Lars is the founder and CEO of EVOTAG, which is a real life gaming startup who combines the excitement of gaming with physical activity, collaboration and fresh air.
Lars has a background as an IT civil engineer from DTU and, before EVOTAG, worked for 15 years in several large companies in various roles, from IT architect, consultant and manager.
EVOTAG is his first startup and it was only when Lars was around 40 years old that he got the right idea that stuck around long enough for him to jump into the life as startup founder .
This is the story of how EVOTAG started, became aware that they can actually have a greater societal impact, found customers they didn’t think they had and what has made them now look to expand abroad.
How did the idea that would become EVOTAG come about?
I have never worked with entrepreneurship before, but I thought that if the right idea came, I would like to become an entrepreneur.
The idea for EVOTAG arose when I was at the Langelands Festival with the family. We played laser tag on an outdoor court and it was really fun and the whole family had a blast. When my son had his birthday, I thought that such a game would be a good present.
I was researching what was available on the market. I found that I could either get some cheap junk from the toy store or some very expensive professional equipment. There wasn’t something that hit in between.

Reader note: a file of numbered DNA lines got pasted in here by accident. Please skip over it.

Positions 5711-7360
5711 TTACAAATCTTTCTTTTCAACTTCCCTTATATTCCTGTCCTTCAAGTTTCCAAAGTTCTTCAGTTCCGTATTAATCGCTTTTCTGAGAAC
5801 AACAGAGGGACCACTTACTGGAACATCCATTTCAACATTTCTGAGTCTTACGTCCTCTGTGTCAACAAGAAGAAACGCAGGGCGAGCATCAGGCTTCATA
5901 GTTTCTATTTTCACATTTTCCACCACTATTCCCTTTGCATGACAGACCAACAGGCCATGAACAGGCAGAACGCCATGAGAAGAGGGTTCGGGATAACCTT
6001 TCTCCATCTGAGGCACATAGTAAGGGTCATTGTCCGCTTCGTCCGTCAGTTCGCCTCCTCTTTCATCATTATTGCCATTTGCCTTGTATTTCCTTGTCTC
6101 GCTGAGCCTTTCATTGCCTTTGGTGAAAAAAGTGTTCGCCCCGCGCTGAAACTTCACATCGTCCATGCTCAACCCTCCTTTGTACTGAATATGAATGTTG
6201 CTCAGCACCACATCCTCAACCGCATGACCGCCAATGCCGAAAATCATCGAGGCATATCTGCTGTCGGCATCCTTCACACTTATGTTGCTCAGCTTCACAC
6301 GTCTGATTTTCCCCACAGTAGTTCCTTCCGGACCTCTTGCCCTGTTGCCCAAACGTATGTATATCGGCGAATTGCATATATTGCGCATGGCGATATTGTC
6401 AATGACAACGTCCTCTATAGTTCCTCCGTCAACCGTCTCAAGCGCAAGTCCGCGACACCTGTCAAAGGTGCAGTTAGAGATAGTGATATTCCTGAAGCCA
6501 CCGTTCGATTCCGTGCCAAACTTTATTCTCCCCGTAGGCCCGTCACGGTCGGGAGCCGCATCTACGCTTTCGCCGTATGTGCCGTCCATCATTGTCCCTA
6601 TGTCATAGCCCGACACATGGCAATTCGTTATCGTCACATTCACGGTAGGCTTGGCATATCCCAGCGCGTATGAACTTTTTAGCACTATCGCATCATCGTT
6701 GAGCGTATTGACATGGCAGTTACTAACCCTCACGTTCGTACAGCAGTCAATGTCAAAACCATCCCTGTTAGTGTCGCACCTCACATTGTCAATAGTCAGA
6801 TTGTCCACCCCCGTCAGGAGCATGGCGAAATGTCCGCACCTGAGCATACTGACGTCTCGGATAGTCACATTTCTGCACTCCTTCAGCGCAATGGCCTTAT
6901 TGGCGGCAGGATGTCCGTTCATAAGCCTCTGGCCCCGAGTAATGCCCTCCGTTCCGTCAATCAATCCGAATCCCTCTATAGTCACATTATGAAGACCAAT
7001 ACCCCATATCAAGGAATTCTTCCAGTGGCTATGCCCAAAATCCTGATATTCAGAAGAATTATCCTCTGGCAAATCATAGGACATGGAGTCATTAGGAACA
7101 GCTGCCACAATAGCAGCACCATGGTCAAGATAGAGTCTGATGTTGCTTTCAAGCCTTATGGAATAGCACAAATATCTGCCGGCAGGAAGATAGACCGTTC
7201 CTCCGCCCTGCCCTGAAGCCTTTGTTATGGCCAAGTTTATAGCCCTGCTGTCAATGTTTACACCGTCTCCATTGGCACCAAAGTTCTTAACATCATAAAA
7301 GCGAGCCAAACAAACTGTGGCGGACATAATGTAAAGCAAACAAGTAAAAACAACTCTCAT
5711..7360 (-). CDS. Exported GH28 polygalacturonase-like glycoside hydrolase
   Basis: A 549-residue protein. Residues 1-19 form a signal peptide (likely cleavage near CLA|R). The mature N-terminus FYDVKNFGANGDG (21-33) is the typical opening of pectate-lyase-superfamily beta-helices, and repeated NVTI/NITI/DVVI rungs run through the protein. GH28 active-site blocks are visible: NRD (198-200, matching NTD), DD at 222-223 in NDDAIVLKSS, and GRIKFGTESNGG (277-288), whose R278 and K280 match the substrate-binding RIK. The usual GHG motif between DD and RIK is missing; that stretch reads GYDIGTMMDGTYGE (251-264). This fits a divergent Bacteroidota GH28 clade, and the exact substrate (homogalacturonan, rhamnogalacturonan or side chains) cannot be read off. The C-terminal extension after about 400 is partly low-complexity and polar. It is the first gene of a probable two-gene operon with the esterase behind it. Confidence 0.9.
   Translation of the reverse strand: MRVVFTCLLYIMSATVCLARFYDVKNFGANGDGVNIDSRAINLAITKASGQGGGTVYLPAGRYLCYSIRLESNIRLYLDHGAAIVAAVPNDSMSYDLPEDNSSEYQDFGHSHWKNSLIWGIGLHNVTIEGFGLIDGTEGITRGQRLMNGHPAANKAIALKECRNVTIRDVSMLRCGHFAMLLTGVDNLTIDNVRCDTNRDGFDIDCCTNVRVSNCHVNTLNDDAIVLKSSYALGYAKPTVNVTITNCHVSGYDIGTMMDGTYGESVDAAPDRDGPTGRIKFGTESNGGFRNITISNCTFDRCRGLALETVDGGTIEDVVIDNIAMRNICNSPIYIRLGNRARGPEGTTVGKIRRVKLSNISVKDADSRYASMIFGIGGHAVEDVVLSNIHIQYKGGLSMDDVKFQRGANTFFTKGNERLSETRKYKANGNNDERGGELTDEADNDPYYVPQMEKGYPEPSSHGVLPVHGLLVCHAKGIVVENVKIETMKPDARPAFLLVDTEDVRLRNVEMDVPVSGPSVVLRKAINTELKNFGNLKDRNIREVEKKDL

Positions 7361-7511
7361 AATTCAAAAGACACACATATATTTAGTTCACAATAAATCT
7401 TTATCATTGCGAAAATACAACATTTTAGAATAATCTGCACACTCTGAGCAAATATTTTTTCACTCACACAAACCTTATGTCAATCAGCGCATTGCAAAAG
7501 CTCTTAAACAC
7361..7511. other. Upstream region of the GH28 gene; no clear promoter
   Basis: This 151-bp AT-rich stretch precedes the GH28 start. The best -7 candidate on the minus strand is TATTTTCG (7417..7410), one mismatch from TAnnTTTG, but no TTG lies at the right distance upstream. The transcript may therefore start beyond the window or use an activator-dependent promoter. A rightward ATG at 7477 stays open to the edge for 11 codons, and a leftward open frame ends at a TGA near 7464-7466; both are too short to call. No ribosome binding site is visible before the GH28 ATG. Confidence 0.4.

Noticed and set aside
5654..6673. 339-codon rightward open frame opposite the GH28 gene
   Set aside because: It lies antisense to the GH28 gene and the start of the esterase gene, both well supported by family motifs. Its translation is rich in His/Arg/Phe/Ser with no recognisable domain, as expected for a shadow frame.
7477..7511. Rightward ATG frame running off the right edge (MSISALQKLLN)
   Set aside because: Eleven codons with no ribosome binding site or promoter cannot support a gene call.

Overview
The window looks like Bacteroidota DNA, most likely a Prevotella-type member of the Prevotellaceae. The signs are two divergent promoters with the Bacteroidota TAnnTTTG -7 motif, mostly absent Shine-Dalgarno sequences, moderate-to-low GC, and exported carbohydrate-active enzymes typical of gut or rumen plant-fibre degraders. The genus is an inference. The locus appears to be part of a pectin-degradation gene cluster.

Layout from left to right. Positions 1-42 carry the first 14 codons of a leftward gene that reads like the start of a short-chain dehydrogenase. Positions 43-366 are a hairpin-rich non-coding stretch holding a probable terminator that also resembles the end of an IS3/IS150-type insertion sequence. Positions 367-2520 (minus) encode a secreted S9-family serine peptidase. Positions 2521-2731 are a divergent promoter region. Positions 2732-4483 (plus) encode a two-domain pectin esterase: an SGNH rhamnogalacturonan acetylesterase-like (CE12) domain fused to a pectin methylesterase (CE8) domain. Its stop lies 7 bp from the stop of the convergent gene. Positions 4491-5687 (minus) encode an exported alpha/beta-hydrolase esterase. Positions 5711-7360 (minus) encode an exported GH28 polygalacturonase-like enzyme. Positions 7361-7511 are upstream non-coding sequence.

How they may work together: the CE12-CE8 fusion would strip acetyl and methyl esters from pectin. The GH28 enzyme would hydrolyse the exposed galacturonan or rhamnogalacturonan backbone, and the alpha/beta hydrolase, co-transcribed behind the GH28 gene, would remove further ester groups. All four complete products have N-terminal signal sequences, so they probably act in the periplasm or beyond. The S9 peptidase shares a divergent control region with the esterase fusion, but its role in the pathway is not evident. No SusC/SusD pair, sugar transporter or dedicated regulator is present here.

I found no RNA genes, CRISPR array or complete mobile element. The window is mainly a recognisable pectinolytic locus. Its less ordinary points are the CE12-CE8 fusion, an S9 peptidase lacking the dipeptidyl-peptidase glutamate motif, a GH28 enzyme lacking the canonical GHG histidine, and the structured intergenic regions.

It is probably the engineer in me that made me start thinking that it must be possible to get good performance as you get with the expensive equipment, but just make it much cheaper.
That’s how it all started.
From hardware idea to social impact vision
What is your vision?
Today, the overall vision is to create fun and good gaming experiences while you are physically active.
Last time I checked, EVOTAG users had moved +40,000 km, which is the equivalent of running around the world.
Being physically active wasn’t the primary focus from the start, where it was mostly about being able to play a fun game. But the vision of helping kids to be physically active has continuously developed and gained more focus. I myself have always appreciated being physically active – and we also discovered that it was an important parameter for our customers.
We can see that children who may have been difficult to activate around other games are now running around outside and coming in out of breath and with red cheeks. Another meaningful insight is that we can offer children and young people with special needs something that they can relate to. They may find it difficult to be social and playing football with others can be difficult.
They are used to play computer games. It is an environment and framework they know and are comfortable with, so we can now include them because we combine physical activity, team work and gaming.
Our vision has developed from being a technical and geeky hobby project with a focus on making a laser tag game cheaper, to having a social impact and make a difference for a lot of children and young people.